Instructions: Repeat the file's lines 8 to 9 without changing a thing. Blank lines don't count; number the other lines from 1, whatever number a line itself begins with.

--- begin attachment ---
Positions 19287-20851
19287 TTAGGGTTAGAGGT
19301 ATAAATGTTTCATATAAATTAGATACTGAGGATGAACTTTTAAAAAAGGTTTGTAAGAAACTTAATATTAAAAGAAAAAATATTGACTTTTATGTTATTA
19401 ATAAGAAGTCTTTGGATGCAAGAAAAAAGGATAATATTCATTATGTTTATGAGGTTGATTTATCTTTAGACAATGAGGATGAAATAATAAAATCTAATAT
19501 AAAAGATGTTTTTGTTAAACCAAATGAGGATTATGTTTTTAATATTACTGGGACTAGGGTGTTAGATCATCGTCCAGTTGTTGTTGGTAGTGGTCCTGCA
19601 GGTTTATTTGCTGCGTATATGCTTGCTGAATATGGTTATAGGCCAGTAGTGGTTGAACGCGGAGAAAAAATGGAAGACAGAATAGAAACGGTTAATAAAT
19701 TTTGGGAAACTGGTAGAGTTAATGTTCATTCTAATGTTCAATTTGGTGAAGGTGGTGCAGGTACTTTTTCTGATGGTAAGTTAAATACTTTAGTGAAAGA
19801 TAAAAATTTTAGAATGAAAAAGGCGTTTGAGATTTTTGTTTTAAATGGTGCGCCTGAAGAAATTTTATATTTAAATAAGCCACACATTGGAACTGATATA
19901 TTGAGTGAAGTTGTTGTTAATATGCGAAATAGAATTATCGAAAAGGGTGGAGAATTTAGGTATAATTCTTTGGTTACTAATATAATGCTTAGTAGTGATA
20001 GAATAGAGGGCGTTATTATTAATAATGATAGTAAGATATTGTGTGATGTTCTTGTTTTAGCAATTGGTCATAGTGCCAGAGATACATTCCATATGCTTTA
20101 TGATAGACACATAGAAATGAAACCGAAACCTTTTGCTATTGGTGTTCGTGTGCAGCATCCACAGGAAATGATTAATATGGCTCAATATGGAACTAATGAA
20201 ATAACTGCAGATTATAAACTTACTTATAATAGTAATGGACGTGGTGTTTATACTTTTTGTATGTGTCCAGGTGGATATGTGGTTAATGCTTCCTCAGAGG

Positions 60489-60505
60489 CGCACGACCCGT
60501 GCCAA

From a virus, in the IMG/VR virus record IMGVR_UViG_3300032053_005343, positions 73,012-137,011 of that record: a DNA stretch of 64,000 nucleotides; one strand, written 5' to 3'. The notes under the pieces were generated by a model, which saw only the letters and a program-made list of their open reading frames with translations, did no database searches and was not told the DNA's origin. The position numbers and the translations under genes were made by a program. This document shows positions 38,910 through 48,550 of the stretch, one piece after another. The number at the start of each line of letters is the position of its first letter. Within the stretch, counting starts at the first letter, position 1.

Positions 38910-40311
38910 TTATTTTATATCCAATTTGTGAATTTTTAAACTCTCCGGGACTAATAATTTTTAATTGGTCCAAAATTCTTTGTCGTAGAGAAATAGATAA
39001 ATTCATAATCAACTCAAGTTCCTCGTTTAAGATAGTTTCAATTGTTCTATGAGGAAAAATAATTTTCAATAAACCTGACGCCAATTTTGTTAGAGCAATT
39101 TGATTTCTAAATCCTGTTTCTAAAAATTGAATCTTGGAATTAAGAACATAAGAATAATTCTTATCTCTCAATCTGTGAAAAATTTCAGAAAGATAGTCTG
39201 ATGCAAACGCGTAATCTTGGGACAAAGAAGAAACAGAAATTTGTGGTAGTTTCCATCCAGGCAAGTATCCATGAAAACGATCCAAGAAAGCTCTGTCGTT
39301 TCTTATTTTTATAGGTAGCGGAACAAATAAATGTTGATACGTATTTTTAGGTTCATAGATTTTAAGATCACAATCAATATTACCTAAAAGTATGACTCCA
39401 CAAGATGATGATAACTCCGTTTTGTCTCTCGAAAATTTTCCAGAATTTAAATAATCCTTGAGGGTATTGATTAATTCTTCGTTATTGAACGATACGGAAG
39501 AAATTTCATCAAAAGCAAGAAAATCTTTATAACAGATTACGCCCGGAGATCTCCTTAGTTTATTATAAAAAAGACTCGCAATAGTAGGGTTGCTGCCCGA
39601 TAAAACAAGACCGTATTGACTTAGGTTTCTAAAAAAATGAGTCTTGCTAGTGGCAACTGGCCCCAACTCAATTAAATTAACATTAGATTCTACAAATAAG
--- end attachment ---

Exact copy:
19801 TAAAAATTTTAGAATGAAAAAGGCGTTTGAGATTTTTGTTTTAAATGGTGCGCCTGAAGAAATTTTATATTTAAATAAGCCACACATTGGAACTGATATA
19901 TTGAGTGAAGTTGTTGTTAATATGCGAAATAGAATTATCGAAAAGGGTGGAGAATTTAGGTATAATTCTTTGGTTACTAATATAATGCTTAGTAGTGATA